Posts Tagged: depression

Amy Winehouse death

The Saturday Rumpus Essay: Queen of Decay

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I wish it had been: Amy was a brilliant and tortured artist. Lets explore her brilliance. Let’s watch her perform. ...more

Flammeninferno in der Dresdener Innenstadt

The Saturday Rumpus Essay: Song in the Subjunctive

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Perhaps the city looked more poignantly lovely because I was conscious of its tragic history. ...more

Sylvia Plath’s First Tragedy

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I don’t know whether it is a hereditary characteristic, but our little family is altogether too prone to lie awake at nights hating ourselves for stupidities—technical or verbal or whatever—and to let careless, cruel remarks fester until they blossom in something like ulcer attacks—I know that during these last days I’ve been fighting an enormous battle with myself.

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The Rumpus Interview with Kara Richardson Whitely

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Author Kara Richardson Whitely discusses her new memoir, Gorge: My Journey Up Kilimanjaro at 300 Pounds, surviving food addiction and the trauma of being molested, and what comes next. ...more

Hecht Credit Claire Holt

The Rumpus Interview with Jennifer Michael Hecht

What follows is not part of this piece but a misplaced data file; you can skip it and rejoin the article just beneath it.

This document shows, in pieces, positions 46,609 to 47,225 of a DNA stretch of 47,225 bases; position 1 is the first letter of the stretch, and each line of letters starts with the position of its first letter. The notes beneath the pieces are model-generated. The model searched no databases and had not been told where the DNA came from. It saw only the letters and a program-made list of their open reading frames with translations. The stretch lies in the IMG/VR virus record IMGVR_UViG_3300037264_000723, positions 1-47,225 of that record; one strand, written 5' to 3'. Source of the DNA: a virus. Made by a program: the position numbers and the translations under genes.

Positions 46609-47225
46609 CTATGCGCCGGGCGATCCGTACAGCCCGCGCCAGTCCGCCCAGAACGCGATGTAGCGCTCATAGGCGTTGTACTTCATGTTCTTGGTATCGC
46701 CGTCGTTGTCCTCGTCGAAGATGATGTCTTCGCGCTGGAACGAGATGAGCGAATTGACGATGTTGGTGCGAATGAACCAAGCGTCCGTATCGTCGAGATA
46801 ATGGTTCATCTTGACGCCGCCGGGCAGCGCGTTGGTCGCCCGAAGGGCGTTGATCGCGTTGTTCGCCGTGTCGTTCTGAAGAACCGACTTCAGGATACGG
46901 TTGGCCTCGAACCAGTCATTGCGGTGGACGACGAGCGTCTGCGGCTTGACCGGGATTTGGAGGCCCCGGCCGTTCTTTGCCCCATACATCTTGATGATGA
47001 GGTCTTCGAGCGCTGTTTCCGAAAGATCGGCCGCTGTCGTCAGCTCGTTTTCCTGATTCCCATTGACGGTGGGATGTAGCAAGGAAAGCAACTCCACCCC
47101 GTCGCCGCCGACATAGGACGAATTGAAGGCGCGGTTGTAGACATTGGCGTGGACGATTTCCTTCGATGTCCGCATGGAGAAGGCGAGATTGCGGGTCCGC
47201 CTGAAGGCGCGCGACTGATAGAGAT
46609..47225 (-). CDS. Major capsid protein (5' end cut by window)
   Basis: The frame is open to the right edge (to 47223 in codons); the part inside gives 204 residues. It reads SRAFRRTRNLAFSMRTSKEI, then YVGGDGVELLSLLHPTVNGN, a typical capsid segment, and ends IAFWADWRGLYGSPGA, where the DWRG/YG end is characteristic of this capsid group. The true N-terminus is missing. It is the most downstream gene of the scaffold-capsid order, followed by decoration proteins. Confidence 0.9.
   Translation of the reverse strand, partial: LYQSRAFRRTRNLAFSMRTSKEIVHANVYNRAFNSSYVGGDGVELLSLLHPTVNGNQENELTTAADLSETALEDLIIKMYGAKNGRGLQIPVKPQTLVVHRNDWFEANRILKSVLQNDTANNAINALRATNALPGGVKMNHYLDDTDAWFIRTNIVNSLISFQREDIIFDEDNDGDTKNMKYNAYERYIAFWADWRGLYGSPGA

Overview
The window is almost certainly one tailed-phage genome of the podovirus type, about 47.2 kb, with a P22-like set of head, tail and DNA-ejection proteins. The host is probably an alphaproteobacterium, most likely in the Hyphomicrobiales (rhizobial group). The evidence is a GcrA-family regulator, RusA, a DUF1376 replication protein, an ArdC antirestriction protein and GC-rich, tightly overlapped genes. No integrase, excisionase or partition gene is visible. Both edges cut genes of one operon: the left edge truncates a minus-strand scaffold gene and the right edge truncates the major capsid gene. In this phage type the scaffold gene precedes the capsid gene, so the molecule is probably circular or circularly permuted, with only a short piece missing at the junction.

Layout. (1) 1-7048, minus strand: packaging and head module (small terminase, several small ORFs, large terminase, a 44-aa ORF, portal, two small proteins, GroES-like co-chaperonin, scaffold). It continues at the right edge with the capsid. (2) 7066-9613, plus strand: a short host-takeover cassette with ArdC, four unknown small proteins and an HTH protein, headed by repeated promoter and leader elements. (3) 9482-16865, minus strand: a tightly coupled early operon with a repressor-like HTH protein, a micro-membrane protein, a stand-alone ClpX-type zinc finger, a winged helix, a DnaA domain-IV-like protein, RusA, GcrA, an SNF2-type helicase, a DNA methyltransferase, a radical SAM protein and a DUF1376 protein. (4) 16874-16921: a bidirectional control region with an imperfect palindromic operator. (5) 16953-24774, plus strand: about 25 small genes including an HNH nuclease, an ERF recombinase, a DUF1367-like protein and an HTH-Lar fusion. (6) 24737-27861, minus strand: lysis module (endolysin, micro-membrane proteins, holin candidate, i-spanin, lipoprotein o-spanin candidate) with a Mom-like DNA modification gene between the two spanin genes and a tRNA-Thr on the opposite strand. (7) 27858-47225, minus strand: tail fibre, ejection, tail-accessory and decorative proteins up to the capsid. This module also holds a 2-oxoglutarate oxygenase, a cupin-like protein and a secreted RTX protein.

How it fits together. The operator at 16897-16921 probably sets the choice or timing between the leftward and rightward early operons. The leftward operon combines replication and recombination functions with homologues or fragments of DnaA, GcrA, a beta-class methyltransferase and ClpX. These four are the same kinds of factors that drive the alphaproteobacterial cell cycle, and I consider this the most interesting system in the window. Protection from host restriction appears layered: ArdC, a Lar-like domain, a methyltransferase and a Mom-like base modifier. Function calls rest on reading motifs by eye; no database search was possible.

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Poet, historian, and philosopher Jennifer Michael Hecht talks about Thomas Aquinas, Robin Williams, and her most recent book, Stay: A History of Suicide and the Philosophies Against It. ...more

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The Rumpus Interview with Elisa Albert

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Elisa Albert discusses her new novel, After Birth, postpartum depression, childbearing, and the misogyny of modern medicine in pathologizing the normal processes of birth and the female body. ...more

Word of the Day: Woofits

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(n.); an unwell feeling, particularly in the head; a moody depression; c. 1918, from Nevil Shute’s The Rose and the Rainbow

The archetype of the mad genius dates back to at least classical times, when Aristotle noted, “Those who have been eminent in philosophy, politics, poetry, and the arts have all had tendencies toward melancholia.”

“Secrets of the Creative Brain,” Nancy C.

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When The Writing Gets Tough

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Over at Electric LiteratureJoseph Rositano contemplates the relationship between writing and mental health. Though he admits that creative writing has been associated with “mental abnormality” for centuries (the number of writers who committed suicide isn’t small), it’s still difficult to explain why this particular discipline—as opposed to painting or science, which also have the “‘tortured genius’ stereotype”—is so frequently associated with schizophrenia or bipolar disorder.

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Depression May Be Beneficial (For Writers)

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“Yet some scientists are suggesting that depression — peculiarly prevalent for a mental disorder — is not a malfunction at all, but an evolutionary adaptation, a state of mind which can have debilitating effects, but also promotes highly analytical thinking.”

Over at Maud Newton, a lively and multifaceted conversation about the potential benefits of depression.

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